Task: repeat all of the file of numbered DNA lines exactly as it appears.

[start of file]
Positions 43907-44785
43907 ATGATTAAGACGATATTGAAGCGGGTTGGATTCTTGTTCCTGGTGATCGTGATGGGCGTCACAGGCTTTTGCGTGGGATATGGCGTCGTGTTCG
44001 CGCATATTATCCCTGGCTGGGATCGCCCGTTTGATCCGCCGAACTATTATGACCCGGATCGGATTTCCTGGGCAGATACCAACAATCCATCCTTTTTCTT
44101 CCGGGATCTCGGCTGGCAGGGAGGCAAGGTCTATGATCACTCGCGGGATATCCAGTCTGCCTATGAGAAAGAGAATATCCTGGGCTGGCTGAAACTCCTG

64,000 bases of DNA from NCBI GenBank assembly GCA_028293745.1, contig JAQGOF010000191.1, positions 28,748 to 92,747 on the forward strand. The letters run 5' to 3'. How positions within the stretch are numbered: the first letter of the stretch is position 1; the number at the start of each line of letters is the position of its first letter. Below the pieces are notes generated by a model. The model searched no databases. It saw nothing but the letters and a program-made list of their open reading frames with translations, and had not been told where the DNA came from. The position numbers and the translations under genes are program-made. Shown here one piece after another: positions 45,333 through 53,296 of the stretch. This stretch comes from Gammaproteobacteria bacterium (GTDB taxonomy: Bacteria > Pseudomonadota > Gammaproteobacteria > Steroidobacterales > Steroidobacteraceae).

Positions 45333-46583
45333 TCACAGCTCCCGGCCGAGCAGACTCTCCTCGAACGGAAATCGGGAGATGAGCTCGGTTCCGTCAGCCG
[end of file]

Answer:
Positions 43907-44785
43907 ATGATTAAGACGATATTGAAGCGGGTTGGATTCTTGTTCCTGGTGATCGTGATGGGCGTCACAGGCTTTTGCGTGGGATATGGCGTCGTGTTCG
44001 CGCATATTATCCCTGGCTGGGATCGCCCGTTTGATCCGCCGAACTATTATGACCCGGATCGGATTTCCTGGGCAGATACCAACAATCCATCCTTTTTCTT
44101 CCGGGATCTCGGCTGGCAGGGAGGCAAGGTCTATGATCACTCGCGGGATATCCAGTCTGCCTATGAGAAAGAGAATATCCTGGGCTGGCTGAAACTCCTG

64,000 bases of DNA from NCBI GenBank assembly GCA_028293745.1, contig JAQGOF010000191.1, positions 28,748 to 92,747 on the forward strand. The letters run 5' to 3'. How positions within the stretch are numbered: the first letter of the stretch is position 1; the number at the start of each line of letters is the position of its first letter. Below the pieces are notes generated by a model. The model searched no databases. It saw nothing but the letters and a program-made list of their open reading frames with translations, and had not been told where the DNA came from. The position numbers and the translations under genes are program-made. Shown here one piece after another: positions 45,333 through 53,296 of the stretch. This stretch comes from Gammaproteobacteria bacterium (GTDB taxonomy: Bacteria > Pseudomonadota > Gammaproteobacteria > Steroidobacterales > Steroidobacteraceae).

Positions 45333-46583
45333 TCACAGCTCCCGGCCGAGCAGACTCTCCTCGAACGGAAATCGGGAGATGAGCTCGGTTCCGTCAGCCG